E-mago. Knowledge Platform for Psychoanalysis in a Semantic Network

Psychoanalysis & Semantic Network

2012–2017 / Project Head: Prof. Dr. Lilli Gast, Arkadi Blatow M.A.


Project Description

The "semantic network" is a formal model of concepts and their relations with each other. Tim Berners-Lee, the inventor of the HTML (hypertext markup language) and the founder of the WWW (world wide web) availed of this model in 2001 to denote his vision of the future of the internet. The most important precondition for the "semantic web", which has been created with much effort for ten years now, is that information worded in human language is supplemented by a clear description of its meaning(s) [semantic] which can also be "understood" or, to put it better, "processed" by computers. With the help of "semantic annotations", the rows of letters also represent classifiable information for the computer. By means of adequate annotations, the data from the most diverse databases worldwide are linked to each other, an integration that is named after Berners-Lee's "Linked Data". It is becoming increasingly unimportant "where" something is in the internet provided the content concerned has been subject to appropriate classification.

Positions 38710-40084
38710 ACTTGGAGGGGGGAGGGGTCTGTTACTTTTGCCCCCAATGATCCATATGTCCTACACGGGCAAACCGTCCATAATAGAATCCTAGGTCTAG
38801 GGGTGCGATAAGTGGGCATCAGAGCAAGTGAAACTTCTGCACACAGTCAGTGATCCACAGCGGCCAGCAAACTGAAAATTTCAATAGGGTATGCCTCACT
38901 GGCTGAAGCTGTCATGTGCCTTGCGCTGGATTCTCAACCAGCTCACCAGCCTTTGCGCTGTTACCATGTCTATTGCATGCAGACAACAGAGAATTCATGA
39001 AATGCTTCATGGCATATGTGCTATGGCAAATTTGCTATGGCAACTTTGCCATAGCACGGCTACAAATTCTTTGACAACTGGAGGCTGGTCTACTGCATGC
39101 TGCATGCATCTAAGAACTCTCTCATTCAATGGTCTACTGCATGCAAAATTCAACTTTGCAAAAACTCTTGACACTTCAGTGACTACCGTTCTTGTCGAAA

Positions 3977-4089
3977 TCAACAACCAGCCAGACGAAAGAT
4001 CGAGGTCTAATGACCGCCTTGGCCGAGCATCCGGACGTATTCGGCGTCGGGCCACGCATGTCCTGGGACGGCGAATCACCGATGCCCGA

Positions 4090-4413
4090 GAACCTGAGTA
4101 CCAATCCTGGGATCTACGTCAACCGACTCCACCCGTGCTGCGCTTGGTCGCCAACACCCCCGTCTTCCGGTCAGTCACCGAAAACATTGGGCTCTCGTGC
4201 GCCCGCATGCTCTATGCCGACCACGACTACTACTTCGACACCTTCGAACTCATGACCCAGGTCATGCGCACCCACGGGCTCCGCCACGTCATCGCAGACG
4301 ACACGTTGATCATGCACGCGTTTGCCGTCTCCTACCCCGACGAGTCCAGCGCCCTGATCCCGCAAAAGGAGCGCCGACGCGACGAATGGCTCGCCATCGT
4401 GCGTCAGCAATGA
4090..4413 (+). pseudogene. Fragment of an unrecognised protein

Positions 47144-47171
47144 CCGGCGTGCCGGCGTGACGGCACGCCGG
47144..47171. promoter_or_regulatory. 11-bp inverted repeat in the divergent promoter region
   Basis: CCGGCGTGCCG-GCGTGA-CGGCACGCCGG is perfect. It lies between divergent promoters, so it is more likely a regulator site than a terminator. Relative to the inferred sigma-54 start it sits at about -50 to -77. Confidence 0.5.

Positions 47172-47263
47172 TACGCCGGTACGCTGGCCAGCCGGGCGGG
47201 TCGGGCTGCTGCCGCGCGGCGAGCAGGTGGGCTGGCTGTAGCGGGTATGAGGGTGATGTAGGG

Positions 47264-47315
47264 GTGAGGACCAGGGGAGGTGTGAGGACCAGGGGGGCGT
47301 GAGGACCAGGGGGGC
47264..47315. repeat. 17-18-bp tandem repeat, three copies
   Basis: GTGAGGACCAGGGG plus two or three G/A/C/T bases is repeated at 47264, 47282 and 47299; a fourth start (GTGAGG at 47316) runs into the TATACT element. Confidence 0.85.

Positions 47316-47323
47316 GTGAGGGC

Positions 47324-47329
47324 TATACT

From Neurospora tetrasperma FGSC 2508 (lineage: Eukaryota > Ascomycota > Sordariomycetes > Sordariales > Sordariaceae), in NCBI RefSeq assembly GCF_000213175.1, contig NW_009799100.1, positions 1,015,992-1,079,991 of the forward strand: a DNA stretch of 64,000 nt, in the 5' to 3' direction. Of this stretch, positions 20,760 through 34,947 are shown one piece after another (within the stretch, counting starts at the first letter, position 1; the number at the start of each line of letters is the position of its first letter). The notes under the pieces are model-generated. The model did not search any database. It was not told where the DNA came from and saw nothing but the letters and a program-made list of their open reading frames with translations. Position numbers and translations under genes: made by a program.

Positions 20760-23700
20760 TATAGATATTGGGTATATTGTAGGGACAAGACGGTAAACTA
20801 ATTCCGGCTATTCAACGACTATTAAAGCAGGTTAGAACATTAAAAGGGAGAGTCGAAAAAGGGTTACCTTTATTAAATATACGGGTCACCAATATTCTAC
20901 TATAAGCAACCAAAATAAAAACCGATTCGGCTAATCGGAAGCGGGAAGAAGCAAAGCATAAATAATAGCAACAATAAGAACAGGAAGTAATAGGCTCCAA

Biologists and pharmacists have been the pioneers in the development and implementation of semantic tools. Thus it is no surprise that they are a good decade ahead of all other scientists with the semantic annotation of their data. An equally pertinent cause of the fact that the so-called humanities are "trailing behind" here can be found in their consistently ambiguous prosaic form. Regardless of how unambiguous a computer would like to have everything, a protein can still be described in a clearly better manner than can a dream.

The "Psychoanalysis & Semantic Network" project is investigating the applicability of several modern information technologies ("semantic annotation", "OWL reasoning"…) to four areas of psychoanalytical theory construction: Collection, organisation, analysis and synthesis.

1) Collection: Over the last four years, almost 900 monographs and journals from classic psychoanalysis have been digitised and made available for free and text-recognised under the name "Collection of the International Psychoanalytic University, Berlin" on the archive.org platform (direct access under cotipub.org).

2) Organisation: The basic framework for a digital organisation of psychoanalytical literature is being achieved by the incorporation of bibliographic data in accordance with the latest FRBR standards (Functional Requirements for Bibliographic Records). The "Drupal" web interface permits digital data already available in the widest array of areas (the university's own OPAC, Library of Congress, Worldcats, and many more) to be combined and further built upon using the manual evaluation of the Grinstein Index, which has a central place in psychoanalysis. The complete "E-mago" index of psychoanalytical literature being aimed for here has been developed for two years now and currently includes approximately 90,000 data sets.